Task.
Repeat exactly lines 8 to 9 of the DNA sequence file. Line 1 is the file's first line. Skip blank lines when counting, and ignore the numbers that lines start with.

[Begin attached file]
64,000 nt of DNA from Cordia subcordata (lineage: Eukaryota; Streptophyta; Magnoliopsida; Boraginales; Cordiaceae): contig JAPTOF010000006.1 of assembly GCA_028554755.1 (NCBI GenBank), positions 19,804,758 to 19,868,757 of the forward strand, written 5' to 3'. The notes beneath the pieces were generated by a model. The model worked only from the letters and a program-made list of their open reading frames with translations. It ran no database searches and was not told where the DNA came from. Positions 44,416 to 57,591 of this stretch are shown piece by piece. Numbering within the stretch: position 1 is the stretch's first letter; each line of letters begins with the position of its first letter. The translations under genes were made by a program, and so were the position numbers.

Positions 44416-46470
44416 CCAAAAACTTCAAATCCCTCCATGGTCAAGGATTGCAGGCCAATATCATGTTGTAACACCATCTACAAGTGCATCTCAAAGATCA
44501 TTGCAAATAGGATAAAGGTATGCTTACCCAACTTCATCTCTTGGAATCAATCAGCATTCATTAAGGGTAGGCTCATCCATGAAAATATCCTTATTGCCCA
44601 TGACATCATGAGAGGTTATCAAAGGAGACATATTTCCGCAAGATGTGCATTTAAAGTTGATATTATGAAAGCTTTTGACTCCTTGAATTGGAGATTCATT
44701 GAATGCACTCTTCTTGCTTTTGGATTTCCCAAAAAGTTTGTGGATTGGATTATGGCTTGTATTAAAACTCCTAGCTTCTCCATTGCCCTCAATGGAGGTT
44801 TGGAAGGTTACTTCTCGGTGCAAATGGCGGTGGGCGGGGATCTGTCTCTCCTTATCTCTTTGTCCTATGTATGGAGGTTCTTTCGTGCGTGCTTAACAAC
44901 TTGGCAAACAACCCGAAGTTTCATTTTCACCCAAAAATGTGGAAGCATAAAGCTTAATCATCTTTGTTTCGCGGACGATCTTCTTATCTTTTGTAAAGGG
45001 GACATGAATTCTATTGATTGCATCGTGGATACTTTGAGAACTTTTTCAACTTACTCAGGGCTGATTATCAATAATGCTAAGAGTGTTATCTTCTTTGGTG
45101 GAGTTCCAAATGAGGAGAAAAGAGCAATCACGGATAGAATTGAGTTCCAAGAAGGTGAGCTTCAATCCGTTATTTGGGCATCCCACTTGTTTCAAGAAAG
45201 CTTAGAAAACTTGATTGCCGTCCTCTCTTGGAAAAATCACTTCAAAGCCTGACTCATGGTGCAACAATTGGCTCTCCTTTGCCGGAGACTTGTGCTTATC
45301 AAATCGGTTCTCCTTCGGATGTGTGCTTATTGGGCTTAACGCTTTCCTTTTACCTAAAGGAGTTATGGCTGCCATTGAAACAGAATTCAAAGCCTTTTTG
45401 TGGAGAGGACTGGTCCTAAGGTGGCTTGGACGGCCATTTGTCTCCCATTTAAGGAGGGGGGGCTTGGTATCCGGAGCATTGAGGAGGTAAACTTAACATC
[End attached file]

44901 TTGGCAAACAACCCGAAGTTTCATTTTCACCCAAAAATGTGGAAGCATAAAGCTTAATCATCTTTGTTTCGCGGACGATCTTCTTATCTTTTGTAAAGGG
45001 GACATGAATTCTATTGATTGCATCGTGGATACTTTGAGAACTTTTTCAACTTACTCAGGGCTGATTATCAATAATGCTAAGAGTGTTATCTTCTTTGGTG